Filler content because…

…I have the dreaded pre-Christmas lurgy and am too knackered to do anything more than copy and paste.

This pair of fine beauties originally appeared in Interzone #252:-

FAMADIHANA ON FOMALHAUT IV

Eric Brown

PS Publishing jhc unsigned/signed, 80pp, £12/£25

WE THREE KIDS

Margo Lanagan

PS Publishing hc, 41pp, £8

Eric Brown’s Famadihana on Fomalhaut IV is the first book in the Telemass Quartet, set in a universe where humanity has colonised numerous planets and transportation between them is instantaneous. Matt Hendrick arrives on Fomalhaut IV, where humans live in harmony with a lemur like indigenous species, in pursuit of ex-wife Maatje, who has abducted their daughter. Throwing in his lot with Tiana Tandra, whose girlfriend Lalla has disappeared, Hendrick finds himself involved with an alien religion that promises to bring the dead back to life and pitted against humans who wish to use it for their own ends.

This novella reminded me very much of Martin’s story ‘A Song for Lya’, with its alien religion that appeals to humans, but while he grounds the work conceptually, Brown’s emphasis is more on adventure than philosophical implications, with plenty of plot twists along the way to an anticipated denouement. Hendrick is an engaging character, interacting well with the irrepressible Tiana, whose devotion to Lalla doesn’t exclude sex with other people. The two are feeling each other out, and we see evidence that Tiana has an agenda of her own, this angle adding a little extra frisson to the story, so that we can’t really be sure which way the character will jump. There are plenty of other plot complications courtesy of the Church of the Ultimate Redemption and a corrupt police force, while the Avoel are wonderfully realised, alien beings with an identity of their own embracing a distinct social and spiritual perspective. Underlying the fast paced and eventful story is Brown’s sense of wonder, with some vivid descriptions of the setting and an awareness of the rich potential in this universe of many races and planets that can be reached in a matter of seconds thanks to Telemass technology. While there is little here that seasoned readers won’t have seen before, Famadihana is an entertaining and agreeably exotic hybrid of adventure story and science fiction tale, with each factor playing well into the other, and I look forward to seeing where Brown will take the Telemass Quartet next.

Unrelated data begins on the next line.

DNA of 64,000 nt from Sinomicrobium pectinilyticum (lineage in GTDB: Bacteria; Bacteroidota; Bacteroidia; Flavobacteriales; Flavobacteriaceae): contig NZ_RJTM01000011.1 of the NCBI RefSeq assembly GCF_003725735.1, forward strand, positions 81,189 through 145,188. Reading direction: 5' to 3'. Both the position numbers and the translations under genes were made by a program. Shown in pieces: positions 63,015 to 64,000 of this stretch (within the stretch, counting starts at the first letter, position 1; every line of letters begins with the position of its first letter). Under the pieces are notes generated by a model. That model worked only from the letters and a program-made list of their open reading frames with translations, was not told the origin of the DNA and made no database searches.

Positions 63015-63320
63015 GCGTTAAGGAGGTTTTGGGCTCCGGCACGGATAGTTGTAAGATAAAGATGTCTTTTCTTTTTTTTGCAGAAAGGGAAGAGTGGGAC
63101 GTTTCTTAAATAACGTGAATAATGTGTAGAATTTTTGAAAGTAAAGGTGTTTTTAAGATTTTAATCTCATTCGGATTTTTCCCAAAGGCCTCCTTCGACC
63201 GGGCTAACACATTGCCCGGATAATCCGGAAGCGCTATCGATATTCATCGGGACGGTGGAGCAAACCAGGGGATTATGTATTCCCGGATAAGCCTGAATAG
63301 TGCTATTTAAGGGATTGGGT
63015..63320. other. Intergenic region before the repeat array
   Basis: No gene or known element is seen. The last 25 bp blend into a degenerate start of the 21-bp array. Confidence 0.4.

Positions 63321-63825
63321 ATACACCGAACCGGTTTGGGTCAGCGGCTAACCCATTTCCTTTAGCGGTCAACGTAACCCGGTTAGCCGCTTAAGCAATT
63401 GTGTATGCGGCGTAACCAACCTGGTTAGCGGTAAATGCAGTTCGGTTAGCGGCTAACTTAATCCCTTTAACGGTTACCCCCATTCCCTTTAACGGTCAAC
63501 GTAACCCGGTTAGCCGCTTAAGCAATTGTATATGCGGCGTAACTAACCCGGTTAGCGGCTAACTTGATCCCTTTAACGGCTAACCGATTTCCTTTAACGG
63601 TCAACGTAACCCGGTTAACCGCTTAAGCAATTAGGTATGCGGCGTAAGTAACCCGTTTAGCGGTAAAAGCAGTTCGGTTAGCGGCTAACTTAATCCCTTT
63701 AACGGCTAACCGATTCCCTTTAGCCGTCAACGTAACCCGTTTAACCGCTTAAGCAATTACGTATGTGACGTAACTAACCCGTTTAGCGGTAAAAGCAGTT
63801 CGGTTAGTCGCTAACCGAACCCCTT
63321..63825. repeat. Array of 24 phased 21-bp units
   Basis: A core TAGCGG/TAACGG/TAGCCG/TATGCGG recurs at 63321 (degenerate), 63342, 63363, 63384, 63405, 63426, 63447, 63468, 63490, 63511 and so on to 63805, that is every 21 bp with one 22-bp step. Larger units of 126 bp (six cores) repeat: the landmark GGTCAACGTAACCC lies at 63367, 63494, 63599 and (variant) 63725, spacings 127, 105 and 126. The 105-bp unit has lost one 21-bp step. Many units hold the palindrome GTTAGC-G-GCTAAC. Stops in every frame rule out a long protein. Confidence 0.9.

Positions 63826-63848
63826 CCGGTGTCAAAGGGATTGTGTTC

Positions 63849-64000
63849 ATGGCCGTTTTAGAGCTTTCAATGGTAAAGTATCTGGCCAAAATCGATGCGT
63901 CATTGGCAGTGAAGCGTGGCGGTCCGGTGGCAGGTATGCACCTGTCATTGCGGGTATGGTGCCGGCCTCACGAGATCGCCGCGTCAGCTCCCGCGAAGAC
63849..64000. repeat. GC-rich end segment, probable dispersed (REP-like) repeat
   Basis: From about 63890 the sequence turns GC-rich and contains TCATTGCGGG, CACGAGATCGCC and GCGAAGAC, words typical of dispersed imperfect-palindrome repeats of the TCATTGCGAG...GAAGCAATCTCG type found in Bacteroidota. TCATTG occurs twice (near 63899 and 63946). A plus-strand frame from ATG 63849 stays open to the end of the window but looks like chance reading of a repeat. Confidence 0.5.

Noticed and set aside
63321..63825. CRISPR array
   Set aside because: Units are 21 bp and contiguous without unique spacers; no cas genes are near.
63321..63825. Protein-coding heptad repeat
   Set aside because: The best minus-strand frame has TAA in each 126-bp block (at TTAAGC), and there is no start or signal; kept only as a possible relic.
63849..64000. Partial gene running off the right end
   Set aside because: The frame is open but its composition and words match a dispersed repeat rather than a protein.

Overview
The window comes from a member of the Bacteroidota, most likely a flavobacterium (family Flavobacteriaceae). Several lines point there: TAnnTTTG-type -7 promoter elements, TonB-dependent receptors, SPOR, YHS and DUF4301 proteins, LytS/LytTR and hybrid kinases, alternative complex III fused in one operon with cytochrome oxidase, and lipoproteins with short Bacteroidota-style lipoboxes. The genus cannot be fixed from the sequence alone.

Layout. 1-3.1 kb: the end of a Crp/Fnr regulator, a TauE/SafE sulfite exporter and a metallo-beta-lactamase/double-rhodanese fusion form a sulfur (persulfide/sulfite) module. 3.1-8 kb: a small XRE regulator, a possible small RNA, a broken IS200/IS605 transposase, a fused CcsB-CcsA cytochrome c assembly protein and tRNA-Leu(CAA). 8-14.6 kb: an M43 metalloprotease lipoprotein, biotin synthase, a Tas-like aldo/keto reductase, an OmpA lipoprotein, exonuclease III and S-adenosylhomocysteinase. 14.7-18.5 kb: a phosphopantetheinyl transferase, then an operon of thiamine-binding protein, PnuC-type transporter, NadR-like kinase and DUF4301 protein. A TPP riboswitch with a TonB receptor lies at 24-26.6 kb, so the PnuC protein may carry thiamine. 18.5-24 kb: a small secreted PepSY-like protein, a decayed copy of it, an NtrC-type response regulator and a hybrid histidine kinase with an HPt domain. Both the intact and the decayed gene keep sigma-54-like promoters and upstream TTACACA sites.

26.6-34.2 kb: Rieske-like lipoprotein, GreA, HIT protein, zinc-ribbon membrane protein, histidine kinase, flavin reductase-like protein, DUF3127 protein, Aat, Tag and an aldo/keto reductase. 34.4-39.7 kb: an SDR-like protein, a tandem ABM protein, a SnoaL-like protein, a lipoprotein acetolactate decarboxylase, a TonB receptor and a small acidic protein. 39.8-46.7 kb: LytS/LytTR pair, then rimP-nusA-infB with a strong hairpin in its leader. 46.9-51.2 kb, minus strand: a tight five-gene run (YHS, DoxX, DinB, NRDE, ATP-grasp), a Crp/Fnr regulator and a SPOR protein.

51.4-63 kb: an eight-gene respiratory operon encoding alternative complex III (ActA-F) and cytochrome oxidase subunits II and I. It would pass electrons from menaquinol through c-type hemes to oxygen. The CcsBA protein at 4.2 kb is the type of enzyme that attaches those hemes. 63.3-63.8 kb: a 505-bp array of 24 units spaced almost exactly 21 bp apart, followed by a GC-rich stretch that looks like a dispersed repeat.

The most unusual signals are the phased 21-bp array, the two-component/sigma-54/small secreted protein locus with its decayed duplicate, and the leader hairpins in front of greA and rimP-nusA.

Described as “a dance along the border between faith and fantasy”, Margo Lanagan’s novelette We Three Kids is told through the eyes of two characters, the girl Leah and carpenter Yoseph. Leah’s sister Shoshana finds three “star-children” on the Bethlehem rubbish tip and brings them back to the family home, where the children start to grow at an unprecedented rate, scaring the family when they begin to transform themselves and their surroundings. Meanwhile in a nearby stable, Yoseph waits for his wife Mariam to give birth to a son for whom angels have predicted great things, and in the wake of this event strangers arrive to pay homage.

Reading like an elegant, sophisticated fusion of the Nativity story, The Midwich Cuckoos and the tale of ‘The Elves and the Shoemaker’, this is a narrative where only the reader is able to see the full picture, the link between star-children and visiting shepherds and kings, though at the end we too are as unsure as Yoseph and Leah about the resolution, with either of the two options available presenting us with fascinating possibilities. Lanagan’s strength lies in her portrayal of the characters, seen particularly in the interaction between the various members of Leah’s family and her depiction of the tension between Yoseph and his pregnant wife, gradually seguing into feelings of awe at what has happened in their lives. She is also superb at showing the nature of the intrusion of the star-children, stepping into the place where magic and advanced technology are indistinguishable. The end result is a compelling story, one that makes a virtue out of what it doesn’t tell us, the things the reader is left to infer, and which ultimately hinge on our own beliefs.

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